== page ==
When Monika Johnson-Hostler was elected to the Wake County school board in 2013, she didn’t put much thought into the structure of the policy-making body.
She had personal interests in running for a seat, with a teaching husband and daughter in the school district. She had concerns about student assignment, particularly the former choice plan that gave families a chance to request schools from a list of options.
“I’m still on for that same reason, which is because I was concerned about what, if anything, we were going to be doing about low-performing schools,” Johnson-Hostler said. “What I wanted to know was what were people going to do and how are we going to do it.”
Today, Johnson-Hostler needs only to look in the mirror for an official statement on Wake schools affairs.
After being re-elected in November, the 41-year-old was chosen by her colleagues Dec. 6 to serve a one-year term as chairwoman of the nine-member board – a promotion of sorts from her former role as the board’s vice chair.
She views the job as a “healthy challenge,” a chance to shepherd a board featuring four new members to decisions in the best interest of North Carolina’s largest school system, which has nearly 160,000 students.
While Roxie Cash brings past experience to the board, Johnson-Hostler plans to help board newcomers Donald Agee and Lindsay Mahaffey settle into their seats. The board will soon appoint a successor for Zora Felton, who died unexpectedly a week after being re-elected.
“We will miss having past principals on the board and Zora Felton, a past teacher,” Johnson-Hostler said. “Roxie is a former school board member and Bill Fletcher brings a lot of history.”
Johnson-Hostler believes the leadership skills she has formed over 15 years as executive director of the N.C. Coalition Against Sexual Assault and work with civic organizations will prove beneficial in her new role.
She believes anyone who runs for a school board must genuinely care about the children, but also thinks it is reasonable to assume their differences could interfere with their ability to work together.
“We’re going to have to build relationships and cohesiveness,” she said. “I feel like I can work with anybody. I would not even say any two of us are philosophically the same, but I believe we are all there to make Wake County schools a better place for our children. This group will be productive for Wake County Public Schools.”
Those who have been around Johnson-Hostler long enough may have heard her go-to slogan – “I want a system where every child can learn and every teacher can teach.”
She said it sounds a little cheesy, but sticks to it because she says it best sums up her intentions on the school board.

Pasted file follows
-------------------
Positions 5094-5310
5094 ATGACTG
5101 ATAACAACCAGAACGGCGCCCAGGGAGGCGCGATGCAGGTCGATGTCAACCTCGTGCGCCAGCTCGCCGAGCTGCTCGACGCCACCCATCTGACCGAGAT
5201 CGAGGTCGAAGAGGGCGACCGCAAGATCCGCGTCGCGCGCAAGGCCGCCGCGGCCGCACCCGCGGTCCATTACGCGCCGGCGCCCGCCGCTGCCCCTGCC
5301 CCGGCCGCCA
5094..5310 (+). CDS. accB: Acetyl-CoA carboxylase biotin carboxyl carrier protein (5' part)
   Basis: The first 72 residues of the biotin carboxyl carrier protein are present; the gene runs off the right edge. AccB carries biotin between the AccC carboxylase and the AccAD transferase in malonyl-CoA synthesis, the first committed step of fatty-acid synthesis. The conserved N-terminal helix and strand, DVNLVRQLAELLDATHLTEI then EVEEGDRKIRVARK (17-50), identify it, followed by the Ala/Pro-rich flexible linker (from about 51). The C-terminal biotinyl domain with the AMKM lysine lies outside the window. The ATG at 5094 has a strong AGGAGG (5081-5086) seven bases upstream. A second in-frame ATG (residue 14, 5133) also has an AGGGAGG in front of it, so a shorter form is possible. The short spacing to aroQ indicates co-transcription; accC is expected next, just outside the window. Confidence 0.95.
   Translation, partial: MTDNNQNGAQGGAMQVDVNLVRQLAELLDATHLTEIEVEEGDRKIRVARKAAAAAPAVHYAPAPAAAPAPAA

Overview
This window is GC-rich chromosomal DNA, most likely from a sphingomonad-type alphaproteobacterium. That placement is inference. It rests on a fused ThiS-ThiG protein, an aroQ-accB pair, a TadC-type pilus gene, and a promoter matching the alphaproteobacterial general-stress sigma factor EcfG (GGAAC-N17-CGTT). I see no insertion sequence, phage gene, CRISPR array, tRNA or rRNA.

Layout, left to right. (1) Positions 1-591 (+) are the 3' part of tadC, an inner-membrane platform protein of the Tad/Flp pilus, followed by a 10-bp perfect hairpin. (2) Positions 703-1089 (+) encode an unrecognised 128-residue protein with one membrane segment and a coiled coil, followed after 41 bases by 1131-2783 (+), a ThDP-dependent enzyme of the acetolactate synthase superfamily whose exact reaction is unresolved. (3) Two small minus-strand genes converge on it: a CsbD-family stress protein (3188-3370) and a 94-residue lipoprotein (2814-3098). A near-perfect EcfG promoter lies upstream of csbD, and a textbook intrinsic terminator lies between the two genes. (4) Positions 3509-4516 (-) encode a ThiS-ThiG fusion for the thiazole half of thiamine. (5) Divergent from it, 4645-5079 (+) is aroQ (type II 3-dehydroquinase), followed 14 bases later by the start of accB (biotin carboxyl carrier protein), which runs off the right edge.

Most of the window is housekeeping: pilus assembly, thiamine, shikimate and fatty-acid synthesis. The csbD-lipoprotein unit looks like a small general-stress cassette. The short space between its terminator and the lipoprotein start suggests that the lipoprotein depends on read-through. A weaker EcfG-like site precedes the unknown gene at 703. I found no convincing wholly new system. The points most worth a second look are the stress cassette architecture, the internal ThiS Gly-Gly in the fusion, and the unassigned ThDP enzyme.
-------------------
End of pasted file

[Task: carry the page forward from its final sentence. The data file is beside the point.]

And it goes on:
“I have a lot of goals, but my one-year goal is I want to be able to walk away at the end of the year and say I absolutely know the school system has a plan in place for academic growth for all of our students,” she said. “We want them all to be proficient.”
Student assignment, she said, is one area that still needs work. She acknowledged it is impossible to please everyone.
“I personally still didn’t think we had a clear and concise way to address it, so that’s why I ran for re-election,” Johnson-Hostler said. “How do we ensure all our schools are high performing? For me, it’s about making the decisions that are going to be hard, but I am very honest with people that we have to be intentional about those decisions.
“Assignment is only one tool, not the only tool. We can use all the tools in the tool box, but I want a plan in place on how to use the tools, when to use the tools and when to use which tool.”
Johnson-Hostler doesn’t see the title of chairwoman leading to extra sway as she represents District 2, which includes Garner, Willow Spring and parts of Fuquay-Varina, Knightdale and Southeast Raleigh.
“It’s a one-vote, one-person board,” she said. “You don’t get two (votes) and you also don’t get more because of your leadership or relationships. I do feel like I will continue to represent my district well – ask questions of my district, take things to the table when people don’t agree. I will attempt to be extremely persuasive representing my district. But I’m a public servant, not a politician just yet.”
To little surprise, Johnson-Hostler expects budgetary matters to be the board’s greatest challenge during her term of leadership.
The school board makes annual funding requests to the Wake County Board of Commissioners. The school district has seen sharp increases in funding the past two years, but still not as much as requested.
Johnson-Hostler wants to see a more steady approach to all cases of funding for the school system, like the seven-year, $1.98 billion school construction plan both boards agreed to earlier this year.
“When you’re trying to explain to people why you need money, but it’s a lot of money, I ask people to put it in perspective to the numbers,” she said. “We need a strategic plan in place so there isn’t this begging and back and forth. There will still be back and forth, as with any funding plan, but it won’t be the same.”